Sourcefire to ignite new offerings for virtualisation security

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Sourcefire to ignite new offerings for virtualisation security

Ron Condon

Network security firm Sourcefire Inc. plans to launch new features to help companies manage virtualised environments.

Version 4.9 of the Sourcefire 3D system will allow companies to inspect traffic between virtual machines and also help deploy and manage traffic sensors at remote sites.

The new software, which will be released in the last quarter of 2009, is intended to work with machines running VMware Inc.'s virtualisation software, but Sourcefire said other virtual environments, such as those from Citrix Systems Inc. and Microsoft, may be supported later.

While virtualisation offers companies the chance to reduce the number of physical servers they need, and thereby reduce infrastructure costs, it creates a fluid environment in which virtual machines can be dynamically reassigned to different physical locations. This can make it more difficult for the system to keep track of events, and therefore make security harder to enforce.

Sourcefire's answer is to create virtual appliances that can be deployed alongside every new virtual machine and thereby be able to monitor traffic between the virtual machines, and provide control through its Virtual Defence Centre, which acts as a central correlation engine that can pick up unusual or dangerous traffic patterns.

"We are bringing intrusion detection into the virtual world," said Graham Welch, managing director of Sourcefire in Europe. He added that the new product will introduce policy layering, allowing companies to create different intrusion policies for each VLAN, network segment, or even at the user level.

Sourcefire will offer both virtual and physical appliances to handle intrusion detection and prevention. Users will be able to deploy Virtual 3D Sensors on VMware ESX and ESXi platforms to inspect traffic between virtual machines, while also using physical 3D Sensors to inspect traffic going into and out of the VMware virtual environment.

A security manager at a large company I know was trying to get in on the conversation, while management were just ploughing ahead regardless. Their attitude is 'We'll worry about security later'.
Jon Collins
CEOFreeform Dynamics Ltd
"Deployed as software running within VMs, the Virtual 3D Sensor will make it easier to inspect traffic on remote segments of the network where local IT security resources may not exist," Welch said.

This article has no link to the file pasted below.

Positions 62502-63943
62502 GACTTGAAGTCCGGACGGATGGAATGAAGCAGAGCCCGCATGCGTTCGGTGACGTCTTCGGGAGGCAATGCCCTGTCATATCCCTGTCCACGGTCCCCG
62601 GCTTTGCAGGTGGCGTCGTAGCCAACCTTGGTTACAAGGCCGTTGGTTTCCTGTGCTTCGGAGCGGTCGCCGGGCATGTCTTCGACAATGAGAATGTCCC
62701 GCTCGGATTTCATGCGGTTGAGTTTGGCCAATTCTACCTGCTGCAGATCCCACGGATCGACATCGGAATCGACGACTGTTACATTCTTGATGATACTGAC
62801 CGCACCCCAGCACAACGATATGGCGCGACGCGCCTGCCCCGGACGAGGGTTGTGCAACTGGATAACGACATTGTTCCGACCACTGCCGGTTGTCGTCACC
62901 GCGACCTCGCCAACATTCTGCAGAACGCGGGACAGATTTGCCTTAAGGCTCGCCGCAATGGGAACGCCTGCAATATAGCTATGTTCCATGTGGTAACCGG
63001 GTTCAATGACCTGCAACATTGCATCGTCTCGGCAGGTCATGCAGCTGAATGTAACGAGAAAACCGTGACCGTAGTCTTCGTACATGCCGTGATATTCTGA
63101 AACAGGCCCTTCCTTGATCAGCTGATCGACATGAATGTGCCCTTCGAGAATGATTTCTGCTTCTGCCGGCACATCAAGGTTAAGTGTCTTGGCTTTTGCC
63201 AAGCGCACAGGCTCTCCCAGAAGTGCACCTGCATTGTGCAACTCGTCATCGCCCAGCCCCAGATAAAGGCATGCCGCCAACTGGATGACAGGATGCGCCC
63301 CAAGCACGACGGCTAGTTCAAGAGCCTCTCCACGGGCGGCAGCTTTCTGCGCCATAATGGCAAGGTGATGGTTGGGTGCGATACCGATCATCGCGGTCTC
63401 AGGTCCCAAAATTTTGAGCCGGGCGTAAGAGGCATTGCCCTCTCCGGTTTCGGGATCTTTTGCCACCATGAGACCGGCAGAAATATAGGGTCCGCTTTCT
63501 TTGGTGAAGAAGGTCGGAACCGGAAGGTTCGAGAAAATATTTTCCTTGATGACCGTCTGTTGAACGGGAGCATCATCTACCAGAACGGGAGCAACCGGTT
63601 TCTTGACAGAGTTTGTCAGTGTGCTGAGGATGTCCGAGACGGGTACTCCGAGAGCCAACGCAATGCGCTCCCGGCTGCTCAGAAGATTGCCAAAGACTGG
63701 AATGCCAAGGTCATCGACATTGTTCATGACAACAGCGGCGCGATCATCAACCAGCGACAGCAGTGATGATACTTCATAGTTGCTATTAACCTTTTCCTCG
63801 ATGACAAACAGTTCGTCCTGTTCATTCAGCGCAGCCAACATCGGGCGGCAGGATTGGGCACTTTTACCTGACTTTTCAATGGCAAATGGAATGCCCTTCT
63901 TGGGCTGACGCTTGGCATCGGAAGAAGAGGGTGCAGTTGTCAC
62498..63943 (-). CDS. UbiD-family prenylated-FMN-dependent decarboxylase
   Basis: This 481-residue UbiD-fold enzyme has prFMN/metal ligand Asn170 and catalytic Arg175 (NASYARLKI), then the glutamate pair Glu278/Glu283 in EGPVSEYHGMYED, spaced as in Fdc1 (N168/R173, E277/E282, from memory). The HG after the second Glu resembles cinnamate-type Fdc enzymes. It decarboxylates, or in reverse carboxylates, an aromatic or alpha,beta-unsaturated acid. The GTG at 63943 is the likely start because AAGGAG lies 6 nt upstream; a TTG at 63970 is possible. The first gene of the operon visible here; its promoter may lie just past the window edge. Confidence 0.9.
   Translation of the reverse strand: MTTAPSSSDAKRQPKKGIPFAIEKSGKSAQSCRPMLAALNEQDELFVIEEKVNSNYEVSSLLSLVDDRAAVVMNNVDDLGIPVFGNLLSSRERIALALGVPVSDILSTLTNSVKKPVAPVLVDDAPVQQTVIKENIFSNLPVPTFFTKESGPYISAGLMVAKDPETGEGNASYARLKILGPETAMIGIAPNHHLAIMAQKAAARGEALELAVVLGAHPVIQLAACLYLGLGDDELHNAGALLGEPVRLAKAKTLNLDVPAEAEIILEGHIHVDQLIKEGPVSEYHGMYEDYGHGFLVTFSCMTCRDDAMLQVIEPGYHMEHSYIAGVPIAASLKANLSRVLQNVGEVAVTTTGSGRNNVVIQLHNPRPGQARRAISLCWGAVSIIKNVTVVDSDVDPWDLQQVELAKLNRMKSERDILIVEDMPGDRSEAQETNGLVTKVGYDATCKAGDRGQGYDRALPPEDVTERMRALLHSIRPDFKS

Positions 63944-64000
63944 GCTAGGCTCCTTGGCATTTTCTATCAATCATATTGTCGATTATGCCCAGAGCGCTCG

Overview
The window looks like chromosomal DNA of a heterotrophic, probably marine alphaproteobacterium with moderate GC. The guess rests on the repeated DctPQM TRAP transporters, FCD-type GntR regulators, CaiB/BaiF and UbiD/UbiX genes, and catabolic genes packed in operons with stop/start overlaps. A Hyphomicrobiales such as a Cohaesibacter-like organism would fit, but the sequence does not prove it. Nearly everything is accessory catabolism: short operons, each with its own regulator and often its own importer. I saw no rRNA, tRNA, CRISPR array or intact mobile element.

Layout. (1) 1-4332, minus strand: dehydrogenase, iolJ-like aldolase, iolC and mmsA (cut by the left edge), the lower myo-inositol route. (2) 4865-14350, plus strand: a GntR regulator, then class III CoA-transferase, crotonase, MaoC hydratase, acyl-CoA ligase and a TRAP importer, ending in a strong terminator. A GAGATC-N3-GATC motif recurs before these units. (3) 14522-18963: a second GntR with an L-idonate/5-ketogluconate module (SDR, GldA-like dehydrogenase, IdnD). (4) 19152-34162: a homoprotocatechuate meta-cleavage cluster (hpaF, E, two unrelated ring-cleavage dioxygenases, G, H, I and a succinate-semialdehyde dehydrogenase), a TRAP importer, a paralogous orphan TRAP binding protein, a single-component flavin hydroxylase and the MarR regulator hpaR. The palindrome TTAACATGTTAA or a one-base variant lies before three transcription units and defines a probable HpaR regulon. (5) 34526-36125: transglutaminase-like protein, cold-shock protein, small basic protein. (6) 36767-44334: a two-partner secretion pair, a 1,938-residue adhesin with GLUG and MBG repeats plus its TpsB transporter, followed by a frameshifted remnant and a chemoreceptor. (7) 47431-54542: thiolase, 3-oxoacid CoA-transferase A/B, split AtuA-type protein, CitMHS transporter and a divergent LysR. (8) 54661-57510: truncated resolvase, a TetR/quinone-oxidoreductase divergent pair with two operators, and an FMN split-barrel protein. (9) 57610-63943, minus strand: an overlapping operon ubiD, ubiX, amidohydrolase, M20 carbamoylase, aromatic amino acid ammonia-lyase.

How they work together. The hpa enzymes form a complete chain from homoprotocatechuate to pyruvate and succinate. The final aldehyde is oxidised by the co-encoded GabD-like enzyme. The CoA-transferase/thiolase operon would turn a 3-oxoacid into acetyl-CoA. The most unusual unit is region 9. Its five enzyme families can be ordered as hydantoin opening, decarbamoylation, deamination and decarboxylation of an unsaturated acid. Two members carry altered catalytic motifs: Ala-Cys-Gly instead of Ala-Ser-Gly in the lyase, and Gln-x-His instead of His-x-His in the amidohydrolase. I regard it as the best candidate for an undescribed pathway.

Jon Collins, head of Freeform Dynamics Ltd, a U.K. research company, said he welcomed any product that could tighten security in virtualised environments.

"A lot of companies seem to be embracing virtualisation willy-nilly, without necessarily thinking about the security consequences," he said. "A security manager at a large company I know said he was trying to get in on the conversation, while senior management were just ploughing ahead regardless. Their attitude is 'We'll worry about security later.'"

Collins said he expected the new Sourcefire products initially to be of greatest interest to service providers, which need to manage large virtual estates holding systems from multiple clients.

"I certainly welcome any company that recognises that the physical and virtual worlds have to work in harmony," Collins said. "From an IDS/IPS point of view it is a recognition that VMs are just as vulnerable as physical servers -- probably more vulnerable, because they can be easily relocated from one server to another that may not be properly protected."

He also warned that the challenges posed by virtualisation are likely to increase, especially if companies adopt the cloud computing model.

"Security companies will have their work cut out as things move forward," he said. "It's not just a question of protecting machines, but knowing where they are in order to protect them."

"Most companies have a problem with asset management today, just keeping a tally of what is out there, and what are the patch levels of different servers," Collins added. "That problem grows by an order of magnitude when the machines could be anywhere in the world. It is a nightmare from the IT manager's perspective."


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